The basic package will often cover just the engine and drive-train. Additional items could include the steering, brakes, suspension, cooling system, water heaters, furnace, air conditioners, oven and LP gas system for extra premiums. The more things that you want covered, the greater the premium.
These warranties have terms and conditions which may not match the original terms and conditions. For example, these may not cover anything other than mechanical failure from normal usage. Exclusions may include commercial use, “acts of God”, owner abuse, and malicious destruction. They may also exclude parts that normally wear out such as tires and lubrication on a vehicle. (The Office of Consumer Affairs at Industry Canada, as Secretariat for the Consumer Measures Committee, is responsible for maintaining the Canadian Consumer Handbook).
When you have a breakdown on the road, it is essential that you call the provider of the extended warranty to obtain authorization for repairs before any work is started. Many extended warranty providers have preferred locations where warranty work can be completed, and unless you call first, the repair may not be reimbursed.
This type of extended warranty has been provided by the automotive companies for a long time to cover your engine and drive mechanism after the original factory warranty runs out. This type of warranty can be upgraded to also cover items like the water heater, refrigerator, holding tanks, air conditioners, heating systems, TV’s and VCRS. And will also cover the engine, transmission, axles, suspension, steering and braking systems.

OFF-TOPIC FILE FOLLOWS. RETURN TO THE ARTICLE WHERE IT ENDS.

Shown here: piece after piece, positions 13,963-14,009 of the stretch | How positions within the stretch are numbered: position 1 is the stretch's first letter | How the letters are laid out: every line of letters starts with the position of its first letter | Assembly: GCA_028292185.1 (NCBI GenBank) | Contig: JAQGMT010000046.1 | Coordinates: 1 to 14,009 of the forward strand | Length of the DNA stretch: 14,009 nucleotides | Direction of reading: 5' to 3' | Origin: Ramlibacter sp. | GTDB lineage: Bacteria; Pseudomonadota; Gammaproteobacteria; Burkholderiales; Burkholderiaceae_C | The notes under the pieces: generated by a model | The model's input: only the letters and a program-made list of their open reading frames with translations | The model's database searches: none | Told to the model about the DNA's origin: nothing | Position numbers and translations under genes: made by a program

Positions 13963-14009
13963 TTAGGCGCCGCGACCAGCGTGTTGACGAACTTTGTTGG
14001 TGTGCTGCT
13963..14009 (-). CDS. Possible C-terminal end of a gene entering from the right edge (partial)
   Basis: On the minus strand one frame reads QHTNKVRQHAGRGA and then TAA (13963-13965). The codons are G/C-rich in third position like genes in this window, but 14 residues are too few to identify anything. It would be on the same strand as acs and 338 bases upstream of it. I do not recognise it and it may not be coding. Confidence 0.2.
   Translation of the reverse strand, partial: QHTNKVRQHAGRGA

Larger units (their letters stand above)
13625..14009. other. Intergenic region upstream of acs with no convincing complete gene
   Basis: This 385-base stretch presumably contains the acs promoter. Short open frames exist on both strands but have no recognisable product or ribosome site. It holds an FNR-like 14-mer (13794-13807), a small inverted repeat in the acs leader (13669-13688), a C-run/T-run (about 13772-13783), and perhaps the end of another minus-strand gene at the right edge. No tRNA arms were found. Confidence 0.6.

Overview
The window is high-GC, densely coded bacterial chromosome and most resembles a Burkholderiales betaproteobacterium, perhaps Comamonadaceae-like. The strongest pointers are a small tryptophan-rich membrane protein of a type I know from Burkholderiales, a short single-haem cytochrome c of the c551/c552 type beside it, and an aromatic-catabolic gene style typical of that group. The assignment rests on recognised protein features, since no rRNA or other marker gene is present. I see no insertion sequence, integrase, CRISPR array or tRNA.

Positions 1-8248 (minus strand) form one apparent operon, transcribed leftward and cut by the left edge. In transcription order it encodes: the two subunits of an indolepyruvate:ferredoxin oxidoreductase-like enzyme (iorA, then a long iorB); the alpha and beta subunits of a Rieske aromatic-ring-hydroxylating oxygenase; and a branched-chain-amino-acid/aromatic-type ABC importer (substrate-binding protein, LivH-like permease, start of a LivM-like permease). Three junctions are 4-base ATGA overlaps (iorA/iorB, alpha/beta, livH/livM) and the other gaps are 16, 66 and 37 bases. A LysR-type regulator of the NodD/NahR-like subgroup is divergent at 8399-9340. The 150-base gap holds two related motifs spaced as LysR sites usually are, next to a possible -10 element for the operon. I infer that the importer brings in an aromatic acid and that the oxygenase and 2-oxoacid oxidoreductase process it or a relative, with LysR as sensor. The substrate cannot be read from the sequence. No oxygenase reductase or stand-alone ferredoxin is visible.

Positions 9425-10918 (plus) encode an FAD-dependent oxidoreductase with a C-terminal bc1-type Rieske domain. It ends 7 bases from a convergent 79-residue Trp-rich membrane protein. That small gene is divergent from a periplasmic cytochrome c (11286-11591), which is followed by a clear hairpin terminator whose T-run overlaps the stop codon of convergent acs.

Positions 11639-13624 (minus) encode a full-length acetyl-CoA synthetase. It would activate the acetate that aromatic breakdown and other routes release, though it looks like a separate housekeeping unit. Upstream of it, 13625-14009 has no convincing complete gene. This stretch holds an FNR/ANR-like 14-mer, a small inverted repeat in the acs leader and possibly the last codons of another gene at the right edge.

It is called Named Component Coverage. When you receive your policy, it will show a list of all covered components that were installed by the factory or dealer at the time of the original sale. If you add features after the sale, these items will not be covered. For example, if your TV and VCR were installed as part of a factory package, repairs will be covered if they break down within the coverage period. If you bring along your TV and VCR from the house – they are not covered.
Extended warranties are conditional on you maintaining the vehicle to the manufacturer’s standards and keeping records of the service that has been done. This usually means changing the oil every 4000 miles, lubricate the suspension and steering linkage, and change the transmission fluids every 12,000 miles or once a year. The loss of air conditioning cooling fluid, replacement of brake pads, belts, and hoses are considered wear and tear. They are not covered by any warranty.
The balance of your extended warranty (up to seven years from the date of purchase of the engine or 85,000 miles) can be transferred to a new owner for a small administration fee to cover the paperwork if you decide to sell your unit. This makes your used unit easier to sell and then you can purchase a new extended warranty for your next RV.
This is not a theft policy! It is mechanical liability policy. Extended warranties are like insurance policies. You pay the premium, and the company pays for repairs to your unit IF it breaks down. Not if it wears out!
For the last 24 years, Garth Cane has been the Technical Director for RV Lifestyle Magazine. He is a member of the Automotive Journalists Association of Canada, was professor of the Apprenticeship program for RV Service Technicians in Ontario. He volunteers as Chairman of the CSAZ240 and the Recreation Vehicle Safety and Education Foundation.